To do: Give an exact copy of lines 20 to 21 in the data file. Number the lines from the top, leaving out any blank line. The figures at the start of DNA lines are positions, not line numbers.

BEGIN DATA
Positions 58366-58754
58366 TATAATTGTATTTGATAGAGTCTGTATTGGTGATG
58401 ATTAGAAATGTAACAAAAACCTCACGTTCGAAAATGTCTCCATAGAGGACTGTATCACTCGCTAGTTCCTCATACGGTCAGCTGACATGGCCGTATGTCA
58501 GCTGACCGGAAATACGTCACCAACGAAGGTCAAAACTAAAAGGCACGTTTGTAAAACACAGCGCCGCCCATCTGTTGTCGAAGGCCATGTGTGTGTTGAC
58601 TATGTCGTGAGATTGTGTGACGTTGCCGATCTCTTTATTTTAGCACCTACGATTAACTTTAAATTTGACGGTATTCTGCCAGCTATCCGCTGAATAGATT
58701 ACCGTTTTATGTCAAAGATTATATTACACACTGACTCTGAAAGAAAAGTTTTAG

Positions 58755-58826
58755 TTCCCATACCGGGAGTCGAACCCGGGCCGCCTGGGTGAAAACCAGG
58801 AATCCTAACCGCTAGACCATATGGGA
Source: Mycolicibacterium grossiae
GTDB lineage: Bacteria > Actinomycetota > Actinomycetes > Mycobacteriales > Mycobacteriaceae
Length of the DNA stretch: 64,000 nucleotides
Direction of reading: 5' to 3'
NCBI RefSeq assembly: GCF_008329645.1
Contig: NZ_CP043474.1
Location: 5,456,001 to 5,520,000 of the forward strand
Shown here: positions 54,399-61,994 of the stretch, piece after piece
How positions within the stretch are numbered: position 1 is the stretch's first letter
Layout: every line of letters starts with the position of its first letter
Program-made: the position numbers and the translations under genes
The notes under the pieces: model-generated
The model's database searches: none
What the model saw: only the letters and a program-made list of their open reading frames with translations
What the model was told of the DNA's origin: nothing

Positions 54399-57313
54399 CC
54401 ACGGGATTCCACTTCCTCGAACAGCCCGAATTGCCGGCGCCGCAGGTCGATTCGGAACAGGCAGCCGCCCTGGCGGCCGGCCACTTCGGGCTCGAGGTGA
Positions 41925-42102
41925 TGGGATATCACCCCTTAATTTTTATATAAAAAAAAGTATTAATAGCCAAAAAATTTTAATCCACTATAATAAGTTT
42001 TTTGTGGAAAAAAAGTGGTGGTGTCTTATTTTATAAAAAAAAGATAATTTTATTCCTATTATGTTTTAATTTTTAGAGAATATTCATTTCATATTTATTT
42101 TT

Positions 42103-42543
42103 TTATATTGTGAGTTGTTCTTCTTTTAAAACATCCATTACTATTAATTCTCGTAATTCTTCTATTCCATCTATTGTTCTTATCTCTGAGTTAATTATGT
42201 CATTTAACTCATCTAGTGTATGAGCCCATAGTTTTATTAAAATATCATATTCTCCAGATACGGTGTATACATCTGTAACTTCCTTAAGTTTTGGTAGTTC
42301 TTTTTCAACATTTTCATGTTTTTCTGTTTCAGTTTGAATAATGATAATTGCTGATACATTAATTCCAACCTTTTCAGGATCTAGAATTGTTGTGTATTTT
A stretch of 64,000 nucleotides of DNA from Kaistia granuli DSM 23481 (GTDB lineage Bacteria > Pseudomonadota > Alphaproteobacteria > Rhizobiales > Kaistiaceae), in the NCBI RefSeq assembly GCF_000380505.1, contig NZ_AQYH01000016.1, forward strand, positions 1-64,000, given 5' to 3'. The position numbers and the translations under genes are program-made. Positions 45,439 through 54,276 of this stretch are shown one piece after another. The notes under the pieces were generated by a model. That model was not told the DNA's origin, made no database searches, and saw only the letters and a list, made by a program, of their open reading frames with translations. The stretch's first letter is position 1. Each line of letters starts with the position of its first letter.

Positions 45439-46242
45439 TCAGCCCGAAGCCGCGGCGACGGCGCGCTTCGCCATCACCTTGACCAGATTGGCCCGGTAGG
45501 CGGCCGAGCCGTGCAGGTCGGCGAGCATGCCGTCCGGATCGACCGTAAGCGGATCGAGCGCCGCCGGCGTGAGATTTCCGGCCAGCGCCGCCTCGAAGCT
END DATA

Program-made: the position numbers and the translations under genes
The notes under the pieces: model-generated